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Statement on Reopening of Comment Period for Share Repurchase Disclosure Modernization

Dec. 7, 2022

Today, the Commission reopened the comment period for the proposed rulemaking on Share Repurchase Disclosure Modernization.[1] The comment period was reopened to add a memorandum prepared by the Division of Economic and Risk Analysis (“DERA”) to the public comment file, and to seek public feedback on the memorandum. The memorandum analyzes the impact of section 4501 of the Internal Revenue Code of 1986 (the “Internal Revenue Code”) [2] on the potential economic effects of the proposed rulemaking. Section 4501, which was added to the Internal Revenue Code by the Inflation Reduction Act of 2022 (the “Inflation Reduction Act”),[3] imposes upon a covered corporation a non-deductible excise tax equal to 1% of the fair market value of any stock repurchased by the corporation, subject to certain exceptions.

When the Commission initially proposed the Share Repurchase Disclosure Modernization rulemaking on December 15, 2021,[4] the Inflation Reduction Act had not become law. Accordingly, the proposing release’s discussion of the rulemaking’s costs and benefits did not consider the impact that the excise tax would have on the incidence and level of share repurchases. A potential implication of the excise tax is that it might cause companies to decrease their share repurchase activity and to possibly favor dividends (including special dividends) as the preferred method of returning capital to shareholders. Any such decrease in share repurchase activity could, in turn, affect the costs and benefits analysis in the proposing release. To satisfy its statutory rulemaking obligations,[5] the Commission must understand, to the furthest extent possible, the qualitative and quantitative impacts that the excise tax will have on share repurchase activity and the proposed rulemaking’s costs and benefits.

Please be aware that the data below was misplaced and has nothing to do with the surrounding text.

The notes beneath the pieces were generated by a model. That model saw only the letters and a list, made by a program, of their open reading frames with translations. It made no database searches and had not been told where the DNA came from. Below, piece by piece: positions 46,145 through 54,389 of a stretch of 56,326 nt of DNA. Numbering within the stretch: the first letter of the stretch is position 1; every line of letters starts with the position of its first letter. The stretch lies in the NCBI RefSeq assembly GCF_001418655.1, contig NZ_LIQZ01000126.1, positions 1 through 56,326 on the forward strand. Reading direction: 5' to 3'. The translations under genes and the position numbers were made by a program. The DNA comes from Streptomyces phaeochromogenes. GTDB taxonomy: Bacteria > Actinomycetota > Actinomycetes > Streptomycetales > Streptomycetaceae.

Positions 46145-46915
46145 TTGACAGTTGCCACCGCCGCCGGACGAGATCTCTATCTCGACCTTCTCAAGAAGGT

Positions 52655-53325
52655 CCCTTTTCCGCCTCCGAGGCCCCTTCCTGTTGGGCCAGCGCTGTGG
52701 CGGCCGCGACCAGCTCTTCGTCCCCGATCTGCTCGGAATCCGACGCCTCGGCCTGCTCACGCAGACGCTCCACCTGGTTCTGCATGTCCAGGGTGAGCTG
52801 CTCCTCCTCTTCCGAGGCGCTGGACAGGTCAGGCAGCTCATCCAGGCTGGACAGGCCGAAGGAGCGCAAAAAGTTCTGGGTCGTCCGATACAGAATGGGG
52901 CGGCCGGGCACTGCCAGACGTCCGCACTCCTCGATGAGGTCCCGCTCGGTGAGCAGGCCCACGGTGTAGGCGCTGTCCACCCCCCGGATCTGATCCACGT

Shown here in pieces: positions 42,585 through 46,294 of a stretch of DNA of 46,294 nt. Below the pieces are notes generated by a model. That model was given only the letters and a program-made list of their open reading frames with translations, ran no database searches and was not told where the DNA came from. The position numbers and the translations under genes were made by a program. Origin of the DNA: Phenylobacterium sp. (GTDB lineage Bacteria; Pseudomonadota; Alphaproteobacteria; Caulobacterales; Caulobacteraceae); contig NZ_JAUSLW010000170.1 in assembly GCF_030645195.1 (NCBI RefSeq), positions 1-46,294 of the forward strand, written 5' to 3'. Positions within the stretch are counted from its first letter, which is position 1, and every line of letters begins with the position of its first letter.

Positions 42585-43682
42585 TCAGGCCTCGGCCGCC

I appreciate the efforts by the DERA staff to address these issues in its memorandum and by the staff of the Divisions of Corporation Finance and Investment Management to prepare the reopening release. While I support the addition of the DERA memorandum to the public comment file and the reopening of the comment period generally, I disagree with the 30-day comment period for the public to provide feedback. This 30-day period is especially problematic when it commences shortly before, and will overlap with, major holidays later this month.

One might ask: what is the purpose of the comment period? Is it merely an item to be checked off to satisfy the lowest acceptable standard of process required by the Administrative Procedures Act?[6] Or is it a vital component of a discussion between an administrative agency and the public in order to better understand the effects of a proposed rule, especially under a changed factual scenario? I believe it is the latter.

A longer period, such as 45 days, would increase the likelihood that the Commission receives more thoughtful responses. Even for commenters who can provide feedback within the 30-day period, they likely would appreciate the additional time to fine tune their analysis, while continuing their regular duties and spending quality time with their family and friends during the holidays.[7]

[1] Reopening of Comment Period for Share Repurchase Disclosure Modernization, SEC Release No. 34-96458 (Dec. 7, 2022), available at

[2] 26 U.S.C. 4501.

[3] See Pub. L. No. 117-169, 136 Stat. 1818, 1828 (2022).

[4] Share Repurchase Disclosure Modernization, SEC Release No. 34-93783 (Dec. 15, 2021) [87 FR 8443 (Feb. 15, 2022)], available at

[5] See 15 U.S.C. 78c(f) (requiring the Commission, whenever it is engaged in rulemaking, to “consider, in addition to the protection of investors, whether the action will promote efficiency, competition, and capital formation”) and 15 U.S.C. 78w(a)(2) (requiring the Commission to consider “the impact any [rulemaking] would have on competition” and prohibiting the Commission from adopting any rule that “would impose a burden on competition not necessary or appropriate in furtherance of the purpose of [the Securities Exchange Act of 1934]”).

[6] See, e.g., National Association of Manufacturers v. SEC, (W.D. Tex.) (Dec. 4, 2022) (stating that the “[c]ourt will not introduce its own policy preferences [over that of the Commission] about what is a ‘meaningful opportunity’ [to comment on a rulemaking proposal]” and denying the plaintiff’s motion for summary judgment that a 31-day comment period covering Christmas and Hanukkah violated the Administrative Procedures Act), available at

[7] I have previously spoken about my concerns with the short comment periods for recent Commission rulemaking and the 30-day comment period in this instance is the latest example of those concerns. See Mark T. Uyeda, Remarks at the APABA-DC Awards and Installation Reception (Oct. 19, 2022), available at, and Mark T. Uyeda, Statement on Electronic Recordkeeping Requirements for Broker-Dealers, Security-Based Swap Dealers, and Major Security-Based Swap Participants (Oct. 12, 2022), available at

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